In terms of wiring, I'd propose to run a cable up from the existing single to my new socket, then a second T&E cable back down from my new socket and will join (crimp) that to one leg of the ring main at my existing double socket. Thus effectively bringing all sockets into the ring main. I'd propose to house the crimped connected within a blanked off one gang at my new 3-gang box - just to avoid a crimped T&E connection being lost behind the plaster board.

    [​IMG]
     
  6. Stephen Gallagher

    Stephen Gallagher New Member

    If I follow you, wouldnt that mean I'm running 2x sockets from a single spur? And that's not allowed - right?
     
  7. Dr Bodgit

    Dr Bodgit Well-Known Member

    The FCU has a 13amp fuse which means you can practically connect any number of sockets from it, so easiest way is to connect the new ceiling socket from the single socket. The FCU is protecting the T&E cable, current can't exceed as safe level (13 amps). Do NOT connect this to the ring final.

    The rule about only a single socket on a spur is where there's no FCU protection.

    Another way would be to remove the FCU and connect all sockets into the ring final.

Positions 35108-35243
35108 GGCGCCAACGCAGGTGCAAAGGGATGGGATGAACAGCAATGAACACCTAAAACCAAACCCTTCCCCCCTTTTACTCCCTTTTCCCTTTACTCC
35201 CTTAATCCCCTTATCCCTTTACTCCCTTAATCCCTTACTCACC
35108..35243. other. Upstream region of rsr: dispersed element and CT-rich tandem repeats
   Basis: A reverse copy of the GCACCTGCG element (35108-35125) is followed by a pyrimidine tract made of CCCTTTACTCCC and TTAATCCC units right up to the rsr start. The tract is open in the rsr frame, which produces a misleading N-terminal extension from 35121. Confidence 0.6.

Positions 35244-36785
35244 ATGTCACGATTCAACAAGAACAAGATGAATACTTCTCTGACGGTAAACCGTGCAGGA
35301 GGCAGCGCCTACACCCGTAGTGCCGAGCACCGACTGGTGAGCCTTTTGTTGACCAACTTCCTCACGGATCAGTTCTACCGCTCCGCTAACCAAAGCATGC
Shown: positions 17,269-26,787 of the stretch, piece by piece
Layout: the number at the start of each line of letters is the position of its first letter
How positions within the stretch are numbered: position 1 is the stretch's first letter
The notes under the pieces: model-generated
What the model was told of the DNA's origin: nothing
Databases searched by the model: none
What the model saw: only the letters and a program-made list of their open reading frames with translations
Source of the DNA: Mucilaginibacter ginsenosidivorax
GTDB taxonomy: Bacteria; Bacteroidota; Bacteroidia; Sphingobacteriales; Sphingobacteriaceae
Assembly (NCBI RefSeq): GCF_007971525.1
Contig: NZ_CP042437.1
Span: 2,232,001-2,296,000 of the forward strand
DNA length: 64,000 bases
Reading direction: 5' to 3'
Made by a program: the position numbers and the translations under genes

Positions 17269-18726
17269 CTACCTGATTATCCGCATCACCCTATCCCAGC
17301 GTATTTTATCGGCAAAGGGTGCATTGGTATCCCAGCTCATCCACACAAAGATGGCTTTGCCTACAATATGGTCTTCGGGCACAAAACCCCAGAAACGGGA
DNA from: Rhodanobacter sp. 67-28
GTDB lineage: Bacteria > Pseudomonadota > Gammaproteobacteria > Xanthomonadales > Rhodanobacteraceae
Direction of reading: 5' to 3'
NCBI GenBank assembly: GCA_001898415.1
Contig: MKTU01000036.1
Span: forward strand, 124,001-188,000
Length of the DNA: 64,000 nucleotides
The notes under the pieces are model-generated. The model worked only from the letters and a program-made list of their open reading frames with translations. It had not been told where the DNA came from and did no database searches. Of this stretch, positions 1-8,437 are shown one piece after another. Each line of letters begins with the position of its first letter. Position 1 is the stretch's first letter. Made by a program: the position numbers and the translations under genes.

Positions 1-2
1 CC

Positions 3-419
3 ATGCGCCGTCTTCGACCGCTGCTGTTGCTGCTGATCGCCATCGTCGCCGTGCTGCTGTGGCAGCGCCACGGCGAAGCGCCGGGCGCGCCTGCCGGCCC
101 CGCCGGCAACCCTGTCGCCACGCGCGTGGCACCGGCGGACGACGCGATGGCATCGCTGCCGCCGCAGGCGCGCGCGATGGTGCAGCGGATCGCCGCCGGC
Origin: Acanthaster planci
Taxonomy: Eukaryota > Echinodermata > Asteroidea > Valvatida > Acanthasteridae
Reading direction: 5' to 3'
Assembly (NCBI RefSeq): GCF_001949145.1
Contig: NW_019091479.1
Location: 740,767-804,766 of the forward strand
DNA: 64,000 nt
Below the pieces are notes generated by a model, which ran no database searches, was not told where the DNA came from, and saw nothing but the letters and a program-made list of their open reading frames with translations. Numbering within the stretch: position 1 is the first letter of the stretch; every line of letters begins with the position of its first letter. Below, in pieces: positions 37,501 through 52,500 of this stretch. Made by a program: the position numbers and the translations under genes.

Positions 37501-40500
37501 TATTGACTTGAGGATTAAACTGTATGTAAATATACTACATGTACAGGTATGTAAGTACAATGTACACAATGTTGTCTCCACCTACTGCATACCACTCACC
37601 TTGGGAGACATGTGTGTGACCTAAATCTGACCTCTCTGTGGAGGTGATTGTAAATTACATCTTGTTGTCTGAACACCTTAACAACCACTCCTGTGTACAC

8. Stephen Gallagher

    Stephen Gallagher New Member

    Ah - I see. If I were to wire it as per my initial sketch, everything on the ring beyond the FCU would become limited to the capacity of the 13A fuse.

    So, going back to the original sketch. If I replace the FCU with a single 13A socket, but otherwise wire it up as per the diagram, would that be ok? Bringing it all into the ring.
     
  9. Dr Bodgit

    Dr Bodgit Well-Known Member

    I think so yes, but no need for any crimps. Every socket has 2 T&E cables, an "in" and "out" so to speak so all are in series within the ring final.
     
  10. Stephen Gallagher

    Stephen Gallagher New Member

    I'll need to crimp when I run my T&E back to the ring main (currently wired to the 1st double socket).

    Where this socket currently has 3x T&E (2x ring, 1x fused spur), I'd be removing one leg of the ring and crimping to that. Leaving all sockets in my diagram with 2x T&E cables (one in, one out).
     
  11. Dr Bodgit

    Dr Bodgit Well-Known Member

    Ah right, if you need to connect two cables together, do NOT crimp them. A terminal connector (aka "chocoloate") block should be used, or use a proper Wago or similar connector.